looking back the way I came through archway hall

doors to hotel rooms

in front courtyard

looking to the left at arches to main lobby area

arches and ceiling in the lobby part of hotel Cantu

looking back from the hotel lobby through the arches to the open...

sink in lobby area

hallway from open courtyard to hotel rooms

my room, you can almost see the fleas and bed bugs jumping...

bathroom, the toilet did flush, but badly

shower, and yes, no hot water, I passed

window and door in room, barely had hinges that worked


Leaving Valladolid for the caves and Yaxuna: Dec 22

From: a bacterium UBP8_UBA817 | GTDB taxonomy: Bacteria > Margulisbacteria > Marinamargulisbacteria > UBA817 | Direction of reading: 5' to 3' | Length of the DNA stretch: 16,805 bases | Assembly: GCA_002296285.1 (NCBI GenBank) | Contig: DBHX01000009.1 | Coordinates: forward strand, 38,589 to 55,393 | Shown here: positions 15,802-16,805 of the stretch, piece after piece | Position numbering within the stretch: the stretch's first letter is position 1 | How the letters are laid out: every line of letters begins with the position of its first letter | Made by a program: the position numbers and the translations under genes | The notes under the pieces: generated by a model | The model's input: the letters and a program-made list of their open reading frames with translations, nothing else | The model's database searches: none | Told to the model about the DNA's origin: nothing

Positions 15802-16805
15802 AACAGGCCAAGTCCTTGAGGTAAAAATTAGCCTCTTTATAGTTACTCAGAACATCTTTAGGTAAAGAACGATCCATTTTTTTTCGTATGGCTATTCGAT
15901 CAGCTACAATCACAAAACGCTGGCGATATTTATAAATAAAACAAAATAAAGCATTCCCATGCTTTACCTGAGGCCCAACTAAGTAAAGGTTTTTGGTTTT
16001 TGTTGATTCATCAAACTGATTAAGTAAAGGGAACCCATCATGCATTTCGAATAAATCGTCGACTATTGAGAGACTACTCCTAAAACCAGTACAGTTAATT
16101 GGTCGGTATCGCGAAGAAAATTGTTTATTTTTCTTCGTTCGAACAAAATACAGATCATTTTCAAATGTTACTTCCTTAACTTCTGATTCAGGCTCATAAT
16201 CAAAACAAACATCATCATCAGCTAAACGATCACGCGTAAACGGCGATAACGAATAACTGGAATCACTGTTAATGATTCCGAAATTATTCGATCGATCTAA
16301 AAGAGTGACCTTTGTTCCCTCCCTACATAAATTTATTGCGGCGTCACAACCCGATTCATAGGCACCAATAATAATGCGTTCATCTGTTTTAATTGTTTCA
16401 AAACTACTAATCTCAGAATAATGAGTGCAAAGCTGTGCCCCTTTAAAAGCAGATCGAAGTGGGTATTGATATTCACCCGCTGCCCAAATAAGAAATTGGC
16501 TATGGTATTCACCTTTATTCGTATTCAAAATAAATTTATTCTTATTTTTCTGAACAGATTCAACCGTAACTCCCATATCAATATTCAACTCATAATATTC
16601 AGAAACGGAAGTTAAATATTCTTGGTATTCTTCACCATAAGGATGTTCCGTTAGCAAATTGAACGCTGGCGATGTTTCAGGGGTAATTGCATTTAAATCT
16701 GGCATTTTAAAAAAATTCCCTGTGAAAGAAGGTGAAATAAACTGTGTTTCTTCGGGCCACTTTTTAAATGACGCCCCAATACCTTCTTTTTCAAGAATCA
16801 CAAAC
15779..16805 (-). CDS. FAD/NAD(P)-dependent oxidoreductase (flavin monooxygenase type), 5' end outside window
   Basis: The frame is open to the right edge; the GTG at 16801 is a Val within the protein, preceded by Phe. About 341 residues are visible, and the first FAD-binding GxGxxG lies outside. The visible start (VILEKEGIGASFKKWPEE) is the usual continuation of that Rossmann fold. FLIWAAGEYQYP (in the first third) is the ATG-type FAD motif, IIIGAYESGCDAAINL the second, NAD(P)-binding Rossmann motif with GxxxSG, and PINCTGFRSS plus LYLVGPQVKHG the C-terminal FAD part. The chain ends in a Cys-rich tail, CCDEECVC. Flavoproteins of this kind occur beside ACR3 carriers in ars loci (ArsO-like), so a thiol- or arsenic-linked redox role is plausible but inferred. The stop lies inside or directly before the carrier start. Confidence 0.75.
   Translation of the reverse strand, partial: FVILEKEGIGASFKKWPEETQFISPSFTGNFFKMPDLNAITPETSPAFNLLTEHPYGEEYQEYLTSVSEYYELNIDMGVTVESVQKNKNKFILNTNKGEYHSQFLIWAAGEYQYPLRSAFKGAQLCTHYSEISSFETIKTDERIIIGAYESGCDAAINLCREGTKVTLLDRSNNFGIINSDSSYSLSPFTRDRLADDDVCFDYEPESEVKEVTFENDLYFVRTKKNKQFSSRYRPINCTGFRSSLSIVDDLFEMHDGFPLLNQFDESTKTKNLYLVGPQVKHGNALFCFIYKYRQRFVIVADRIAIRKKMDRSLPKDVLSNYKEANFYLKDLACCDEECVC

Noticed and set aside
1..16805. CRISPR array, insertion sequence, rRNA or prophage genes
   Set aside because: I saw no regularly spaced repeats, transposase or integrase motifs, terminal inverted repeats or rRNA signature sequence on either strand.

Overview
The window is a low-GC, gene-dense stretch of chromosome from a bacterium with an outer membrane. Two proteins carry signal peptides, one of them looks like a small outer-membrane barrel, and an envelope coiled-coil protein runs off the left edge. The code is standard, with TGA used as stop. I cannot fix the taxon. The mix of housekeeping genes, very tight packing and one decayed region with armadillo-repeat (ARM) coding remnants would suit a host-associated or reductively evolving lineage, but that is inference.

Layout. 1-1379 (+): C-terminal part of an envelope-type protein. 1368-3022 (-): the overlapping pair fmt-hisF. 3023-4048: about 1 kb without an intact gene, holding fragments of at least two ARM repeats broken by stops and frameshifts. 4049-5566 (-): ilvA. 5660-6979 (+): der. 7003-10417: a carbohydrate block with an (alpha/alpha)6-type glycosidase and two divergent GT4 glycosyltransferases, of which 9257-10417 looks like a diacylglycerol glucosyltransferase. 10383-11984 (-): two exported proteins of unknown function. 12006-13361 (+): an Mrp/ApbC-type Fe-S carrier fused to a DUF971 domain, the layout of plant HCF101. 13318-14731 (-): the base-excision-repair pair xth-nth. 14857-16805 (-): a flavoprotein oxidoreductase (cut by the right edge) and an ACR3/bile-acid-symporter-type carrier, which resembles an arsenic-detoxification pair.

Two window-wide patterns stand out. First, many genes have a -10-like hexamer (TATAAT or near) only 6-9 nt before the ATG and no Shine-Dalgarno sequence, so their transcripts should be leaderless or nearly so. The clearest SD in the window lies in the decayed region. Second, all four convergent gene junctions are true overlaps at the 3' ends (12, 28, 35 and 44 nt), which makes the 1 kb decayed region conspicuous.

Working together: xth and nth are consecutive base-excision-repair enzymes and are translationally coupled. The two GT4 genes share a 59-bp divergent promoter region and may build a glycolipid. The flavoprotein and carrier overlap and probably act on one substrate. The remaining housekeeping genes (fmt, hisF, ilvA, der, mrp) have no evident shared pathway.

I made a slight adjustment to my schedule and left Genesis Retreat a day early so I could pick up a couple more sites. I drove the same way to Chichen Itza and stopped at the Balankanche caves that were located about 6 k from Chichen Itza. I had seen the sign for them the day before but knew I would not have time to do both. The grounds for the caves were very clean and well raked. They had a small museum in the ticket building. I looked at everything while more people arrived to take the tour. Our guide took us down into the cave explaining the history as we went. He turned on lights that had been installed in the cave system. A lot of work went into the presentation of the caves. It was very nice. Even though it was cool in the cave it was also damp and humid. What I liked the most were the teeny corn grinders with the T or tooth shape feet. The things found in the cave were never moved and had been sitting there for over two thousand years. Being it was located so close to Chichen Itza, I wondered if the people from there came to the cave to make offerings to the ancient gods. After the tour I continued down the road past Chichen Itza and through a number of small villages. Being every town of any size had 'Topes' or speed bumps you had to slow down almost to a crawl to keep the undercarriage of the vehicle from bottoming out. One of the small towns had a Tope right in front of a café that was grilling chicken on the front porch. Boy, did it smell good. I stopped and had lunch. While I was waiting I watched a man on the roof adding thatched palm leaves to the roof addition. I found that very clever. As I was eating lunch a really skinny dog came up to the steps of the porch of the café. I mean so skinny her rib cage stuck out so bad I could tell she hadn't eaten for a while. I gave her a bone, which she almost swallowed whole. I finished another piece and gave her that. I ended up giving her almost the whole lunch including the tortillas. She ate everything in one gulp. When I left the dog followed me to the car wagging her tail. It was so sad, because I couldn't take her with me. The man cooking the chickens was watching the dog and me. I looked at him and told him to give the dog something to eat once and a while. I don't think he ever would. If he did, the dog wouldn't be so starving in the first place. I continued on to the small and obscure site of Yaxuna. It was lost in the bushes next to a small village not far from Chichen itza, but could only be accessed by road going around the horn, so to speak and through several small villages. The map was good and I found it very easily. It was getting late in the day by then and I wanted to explore it before dark. I parked the car by one of the temples and climbed to the top. I could see a man on a bicycle riding down the road at break neck speed toward me. I thought it was the caretaker to sell me a ticket. When he reached me I could see he was young Mayan man of about 20 sporting a two-foot long machete. He wasn't the caretaker, but in a ten-minute conversation of broken English he got across to me he would show me around for money. I fished out 2 dollars in change and he took it. He then went on to explain that he had to see the doctor and it cost more. I finally opened my notebook and showed him all I had was a 100-peso note. He took it and was happy. He then showed me around everything I had already seen from the top of the temple I had climbed. While I was looking at a small platform I could see a small sign printed on a piece of board tacked to a post that said Coba. That had to be the platform that connected the site of Coba with a sacbe road to the site of Yaxuna. So much was over grown with weeds I would have never found anything else. I asked him why he didn't cut the weeds as he had a machete. He spoke in sign language, no money, no weeds. That was pretty clear. He did take me a little further down a weed-infested path to another section. The thought ran through my mind, 'You know, here you are out in the middle of nowhere on a site that is overgrown with weeds, where no one knows where you are, being lead into the bushes by a strong muscular man wielding a machete and the sun is rapidly going down beyond the horizon. There is something wrong with this picture. It is time to get out of here and fast'. I thanked him very much and said good-bye and got in the car. He left on his bicycle. I was so relieved. He may just have been after a few pesos, but who knows what other things may have happened. I stopped briefly at a complex at the entrance to the site and found it was the houses used by the archaeologists during the time they were exploring the site. The last time anyone was here was 1985. What a shame to have it all overgrown after so many wonderful discoveries were made. I had to do some research on this when I returned home and found I missed a whole lot. Yaxuna with be on the list for next time and I will be sure to arrive early in the day. As I was driving out of the town of Yacuna I passed the man on the bicycle and one of his friends on the street. He looked the picture of health. He didn't need a doctor, but his story could have used a bit of doctoring to say the least. Night came fast and I barely made it to Izamal before I couldn't see the road. I stopped in the middle of town at the plaza. I inquired at the hotel whose sign I had seen on the building. The man selling ice cream in the lobby went to get the hotel caretaker. When he arrived I asked about a room. He said ten dollars. I was tired and didn't ask to see it first. He showed me to the room, Egad, another Coba fleabag with no running water in the shower and this one located behind the façade of a hotel on the town square. I took it anyway, as the next choices were the two fancy hotels that charged 100.00 per night. More later, Gay